Figure 2.  

Eucheilota spotted on Selini Beach, Buleleng Regency, Bali Island. Lateral view of the medusae. Note the four perradial bulbs with a distinct black spot.

Figure 3.  

Eucheilota spotted on Selini Beach, Buleleng Regency, Bali Island. Lateral view of the medusae.

Figure 4.  

Mitrocomella spotted on Selini Beach, Buleleng Regency, Bali Island. Lateral view of the medusae.

Figure 5.  

Mitrocomella spotted on Selini Beach, Buleleng Regency, Bali Island. Ventral view of the medusae.

Figure 6.  

Yellow individual of Porpita porpita.

Figure 7.  

Physalia physalis washed ashore in Semawang Beach, Denpasar City, Bali Island. Note the lateral view with the pneumatophore (gas-filled float) and zooids attached to the ventral side.

Figure 8.  

Stranded Physalia physalis (top) and Porpita porpita (bottom) in Semawang Beach, Denpasar City, Bali Island.

Figure 9.  

Counting and measuring individuals of the stranded Physalia physalis in the Semawang Beach, Denpasar City, Bali Island. The specimens' total lengths were 0.7-5.4 cm, measured from the top of the crest to the tip of the longest tentacle.


According to the local people, P. physalis had been washed ashore since the end of June 2020, with each beach stranding event lasting approximately two weeks. Nevertheless, the observation conducted at the same site from June to August 2021 resulted in no stranded Porpita porpita and Physalia physalis being seen. In addition, similar findings were also reported by the beach guards along the southern coasts of the Special Region of Yogyakarta Province, which has annual stinging cases of the stranded P. physalis, except in 2021. The period of strandings of P. physalis in these areas is the same as in the east Bali coasts. The local media in Bali started reporting the massive stranding of P. physalis (Fig. 10) since 2005 and it has become an annual phenomenon on the east coasts of Bali during June-August; however, there were no scientific data provided prior to this study. As pleuston, these organisms are driven by wind and ocean currents (Pandya et al. 2013). Thus their presence can be suggested to have been carried from somewhere along with the wind direction. There is south-easterly winds from the Australian continent to the equator during these months that reaches maximum wind speeds in June–August (Chang 2004, Chang et al. 2005, Wheeler and McBride 2005). This is also likely why these species have not been observed (nor reported by the fishermen and local people) in the northern part of Bali island.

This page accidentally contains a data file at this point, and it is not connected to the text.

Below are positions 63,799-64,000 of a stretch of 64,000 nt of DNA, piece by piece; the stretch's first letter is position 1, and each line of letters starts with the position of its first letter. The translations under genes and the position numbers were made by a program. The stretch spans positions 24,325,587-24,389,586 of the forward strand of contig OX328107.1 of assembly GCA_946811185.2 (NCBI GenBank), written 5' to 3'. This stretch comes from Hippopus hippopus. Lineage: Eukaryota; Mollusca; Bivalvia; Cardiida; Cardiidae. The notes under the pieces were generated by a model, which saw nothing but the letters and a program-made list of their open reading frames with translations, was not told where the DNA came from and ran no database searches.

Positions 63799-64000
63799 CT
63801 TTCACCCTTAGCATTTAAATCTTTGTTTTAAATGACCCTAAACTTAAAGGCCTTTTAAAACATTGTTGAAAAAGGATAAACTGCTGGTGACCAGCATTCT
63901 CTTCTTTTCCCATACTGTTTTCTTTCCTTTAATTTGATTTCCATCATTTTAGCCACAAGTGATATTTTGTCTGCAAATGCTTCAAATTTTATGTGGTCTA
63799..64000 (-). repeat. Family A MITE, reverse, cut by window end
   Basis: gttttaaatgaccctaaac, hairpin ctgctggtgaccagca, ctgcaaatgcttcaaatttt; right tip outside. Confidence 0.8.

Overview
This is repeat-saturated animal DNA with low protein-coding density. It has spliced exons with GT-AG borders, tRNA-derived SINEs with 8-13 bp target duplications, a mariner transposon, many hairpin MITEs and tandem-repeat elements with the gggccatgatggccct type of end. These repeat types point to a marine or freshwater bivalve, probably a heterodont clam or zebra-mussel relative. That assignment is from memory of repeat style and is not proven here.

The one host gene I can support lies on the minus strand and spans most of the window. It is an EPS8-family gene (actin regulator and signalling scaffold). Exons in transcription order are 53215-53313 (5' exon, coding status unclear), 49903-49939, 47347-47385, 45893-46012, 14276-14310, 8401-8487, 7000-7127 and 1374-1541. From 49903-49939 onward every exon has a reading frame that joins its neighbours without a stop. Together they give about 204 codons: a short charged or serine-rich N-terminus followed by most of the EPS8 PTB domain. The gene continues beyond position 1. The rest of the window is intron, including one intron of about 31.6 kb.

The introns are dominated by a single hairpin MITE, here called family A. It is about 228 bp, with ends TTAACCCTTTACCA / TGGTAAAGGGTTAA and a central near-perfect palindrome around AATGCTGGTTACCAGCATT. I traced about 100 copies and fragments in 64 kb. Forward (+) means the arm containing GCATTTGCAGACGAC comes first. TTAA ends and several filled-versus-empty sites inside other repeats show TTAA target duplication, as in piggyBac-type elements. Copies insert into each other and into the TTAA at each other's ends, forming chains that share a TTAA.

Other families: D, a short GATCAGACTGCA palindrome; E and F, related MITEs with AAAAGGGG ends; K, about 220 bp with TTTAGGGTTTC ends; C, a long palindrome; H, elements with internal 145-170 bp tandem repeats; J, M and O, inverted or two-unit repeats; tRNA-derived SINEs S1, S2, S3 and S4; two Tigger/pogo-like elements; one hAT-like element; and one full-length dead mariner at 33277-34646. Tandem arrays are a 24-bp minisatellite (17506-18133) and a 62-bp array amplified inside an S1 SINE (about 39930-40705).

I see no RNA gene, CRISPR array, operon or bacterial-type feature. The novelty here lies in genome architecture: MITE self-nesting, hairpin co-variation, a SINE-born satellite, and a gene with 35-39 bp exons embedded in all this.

Figure 10.  

The massive stranding of Physalia physalis amongst the seagrass along the strand-line of Semawang Beach, Denpasar City, Bali Island.

Mitrocomella is abundant in plankton communities and can even become the major species in gelatinous plankton communities in the Arctic (Stepanjants 1989), temperate (Lock et al. 1999, Buecher and Gibbons 2000, Widmer 2004, Dutto et al. 2019) and tropical waters (Chunguang et al. 2018). As known in a few members of the genus, Mitrocomella can disperse in its life phases (medusae and hydroid), enabling it to occupy many marine environments. At the same time, the polyp of Eucheilota is highly tolerant to various environmental conditions, such as high salinity (Vannucci et al. 1970) and different temperatures (Altuna 2009). Thus, some of its members, including E. menoni, are invasive species in Atlantic and European waters (Altuna 2009). The observed medusa Mitrocomella in this study tend to be overlooked due to the white to transparent colour; in contrast, Eucheilota has noticeable medusae with four distinct black spots in the perradial bulbs. Eucheilota and Mitrocomella in Selini Beach in early April are presumably related to the relatively weak winds in these months due to the inter-monsoon periods in Indonesia (Chang 2004, Chang et al. 2005, Wheeler and McBride 2005), whereas other studies have revealed the appearances of these Hydromedusae during upwelling events (Pages et al. 1991; Miglietta et al. 2008). However, more investigation into the environmental effects that shape the dynamics of these Hydromedusae is needed. Despite the Hydromedusae in this report being native and common to tropical and subtropical seas in the Pacific, Atlantic and Indian seas (Bouillon and Barnett 1999, Zhang et al. 1999, Calder et al. 2003, Kirkendale and Calder 2003, Kubota and Tanase 2007,Calder 2010, Gul and Gravili 2014,Chunguang et al. 2018), data to indicate their presence in Bali waters, as well as in Indonesia waters, remain limited. Hence, to the best of the author's knowledge, this is the first scientific record of the observed occurrence of Porpita porpita, Physalia physalis, Eucheilota and Mitrocomella in Bali waters.


The author would like to thank Santje Aighai Rafanai, I Dewa Anom Agung Dwi Putra Jayantika and Putu Agus Arisudana for helping to collect the samples. The author also thanks the three anonymous reviewers for their constructive comments and suggestions on this article. This research was funded by the DIPA PNBP Universitas Udayana TA-2021 (grant number B/96-212/UN14.4.A/PT.01.05/2021).

Grant title

Unggulan Udayana Research Grant

Conflicts of interest

The author declares that there is no conflict of interest.